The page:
There isn’t anything quite like the 1996 film “Space Jam.” The film features basketball star Michael Jordan, who teams up with the Looney Tunes cartoon characters to play basketball against a team of aliens. It is childish, self-indulgent and, above all, glorious.
The recently announced sequel, “Space Jam 2,” promises a film just as childish, self-indulgent and glorious. But unlike its predecessor, the film has the potential to be something much more.
“Space Jam 2” replaces Michael Jordan with current Los Angeles Laker LeBron James. The decision ends years of speculation around the much-anticipated role, with many basketball stars’ names having been thrown around. Ryan Coogler, the director of 2018’s “Black Panther,” will produce the film, with Terence Nance of HBO’s “Random Acts of Flyness” set to direct. However, it is the addition of James and Coogler that suggest that “Space Jam 2” has the potential to be more than just another movie. “Space Jam 2” has the potential to make a statement.
Over the past two years, James has emerged as one of President Donald Trump’s most outspoken critics. During the 2016 presidential elections, James publicly endorsed then-candidate Hillary Clinton. Following the enactment of Trump’s immigrant ban on predominantly Muslim countries in 2017, James made a statement defending the diversity of the United States. In July 2018, James commented on Trump’s criticism of the NFL national anthem protests.
“[Trump] is using sports to divide us, and that’s something I can’t relate to,” James said in an interview with CNN. “Sport is never something that divides people, it’s always something that brings people together.”
To say that LeBron is deeply embedded within the zeitgeist would be an understatement. To say the same of Coogler would be an even graver understatement. Between his three directorial efforts — “Fruitvale Station,” “Creed” and “Black Panther” — Coogler has established himself as a cultural force. In the seven months since “Black Panther” released this past February, the film has left an indelible impact on popular culture: the phrase “Wakanda forever” and its crossed-arm salute have become a signal of black excellence, while the film itself proved to Hollywood that, yes, you can have a superhero film led by a black actor and still make a ton of money. In short, Coogler’s addition to “Space Jam 2” suggests that the film intends to engage with social issues and go beyond pure spectacle.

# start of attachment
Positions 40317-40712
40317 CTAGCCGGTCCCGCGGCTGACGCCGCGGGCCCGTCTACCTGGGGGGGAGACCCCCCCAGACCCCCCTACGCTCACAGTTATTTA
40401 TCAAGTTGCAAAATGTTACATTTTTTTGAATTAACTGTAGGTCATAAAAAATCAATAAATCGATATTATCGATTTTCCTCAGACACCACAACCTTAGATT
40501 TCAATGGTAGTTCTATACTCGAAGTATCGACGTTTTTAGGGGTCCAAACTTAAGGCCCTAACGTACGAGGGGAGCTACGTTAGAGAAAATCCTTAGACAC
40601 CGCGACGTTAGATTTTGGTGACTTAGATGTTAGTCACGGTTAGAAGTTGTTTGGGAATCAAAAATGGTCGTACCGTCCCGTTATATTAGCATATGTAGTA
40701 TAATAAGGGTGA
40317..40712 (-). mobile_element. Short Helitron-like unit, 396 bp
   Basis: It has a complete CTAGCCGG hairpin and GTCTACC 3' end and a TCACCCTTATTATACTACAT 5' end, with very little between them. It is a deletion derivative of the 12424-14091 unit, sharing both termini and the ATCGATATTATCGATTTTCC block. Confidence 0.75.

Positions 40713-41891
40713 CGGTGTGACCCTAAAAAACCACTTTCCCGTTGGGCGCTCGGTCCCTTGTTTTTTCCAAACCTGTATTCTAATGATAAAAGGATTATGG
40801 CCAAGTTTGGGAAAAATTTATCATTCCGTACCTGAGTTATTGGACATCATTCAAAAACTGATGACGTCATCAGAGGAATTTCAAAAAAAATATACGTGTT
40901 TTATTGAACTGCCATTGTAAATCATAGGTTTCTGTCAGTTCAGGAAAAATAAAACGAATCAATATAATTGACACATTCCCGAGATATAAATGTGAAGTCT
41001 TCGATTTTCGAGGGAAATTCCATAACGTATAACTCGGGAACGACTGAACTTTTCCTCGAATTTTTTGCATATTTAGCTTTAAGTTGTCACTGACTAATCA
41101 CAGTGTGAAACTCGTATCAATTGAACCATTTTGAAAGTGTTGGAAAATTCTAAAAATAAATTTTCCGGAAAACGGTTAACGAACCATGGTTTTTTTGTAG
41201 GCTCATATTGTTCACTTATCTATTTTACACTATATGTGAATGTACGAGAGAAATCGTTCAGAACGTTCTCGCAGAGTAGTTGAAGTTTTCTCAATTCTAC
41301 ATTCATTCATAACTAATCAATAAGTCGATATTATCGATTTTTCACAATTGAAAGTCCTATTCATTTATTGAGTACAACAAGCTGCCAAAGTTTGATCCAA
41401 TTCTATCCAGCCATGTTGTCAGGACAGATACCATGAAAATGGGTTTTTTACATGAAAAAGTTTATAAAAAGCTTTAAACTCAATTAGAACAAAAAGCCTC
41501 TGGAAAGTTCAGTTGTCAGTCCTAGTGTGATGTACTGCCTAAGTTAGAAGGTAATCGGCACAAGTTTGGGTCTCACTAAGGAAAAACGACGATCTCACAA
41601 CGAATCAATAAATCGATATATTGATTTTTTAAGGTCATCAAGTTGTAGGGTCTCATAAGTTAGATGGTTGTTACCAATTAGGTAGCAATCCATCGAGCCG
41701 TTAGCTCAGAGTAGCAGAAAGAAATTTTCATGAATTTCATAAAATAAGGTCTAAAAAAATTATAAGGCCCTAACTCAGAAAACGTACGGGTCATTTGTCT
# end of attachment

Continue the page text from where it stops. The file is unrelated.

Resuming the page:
Between James and Coogler, “Space Jam 2” has the potential to have a significant cultural impact. The Afrocentric news site, The Root, ranks the two as the second and fourth most-influential African American individuals, respectively, in America between the ages of 25 and 45. With the film slated to begin production in 2019 during the NBA’s off-season, the film could conceivably be released in 2020 — the same year as the upcoming presidential election, when Trump will presumably seek re-election.
“Space Jam 2” thus presents the perfect opportunity for both James and Coogler to speak out on a number of issues. For James, the film can embody what he’s said before: that sports can, and should, be something that brings people together. It’s not hard to imagine “Space Jam 2” imparting a message of inclusivity, especially if Trump continues with his divisive rhetoric on the campaign trail.
Of course, these statements are entirely speculative. The film could resemble its predecessor and not speak to anything more than basketball against cartoon aliens. However, evidence suggests otherwise.
For one, James has expressed interest in working to empower and elevate marginalized youth. His recently-opened “I Promise” public school in his hometown of Akron, Ohio, shows that he’s committed to empowering and educating children “who need it most,” according to the school’s website. This is one of the reasons he signed on to the film in the first place.
“The ‘Space Jam’ collaboration is so much more than just me and the Looney Tunes getting together and doing this movie,” James said in a press release to the Hollywood Reporter. “It’s so much bigger. I’d just love for kids to understand how empowered they can feel and how empowered they can be if they don’t just give up on their dreams.”
If James and Coogler stand by their words and work, “Space Jam 2” could very well be the kind of film that leaves an impact on generations to come and gives children a role model on the silver screen as well as on the basketball court.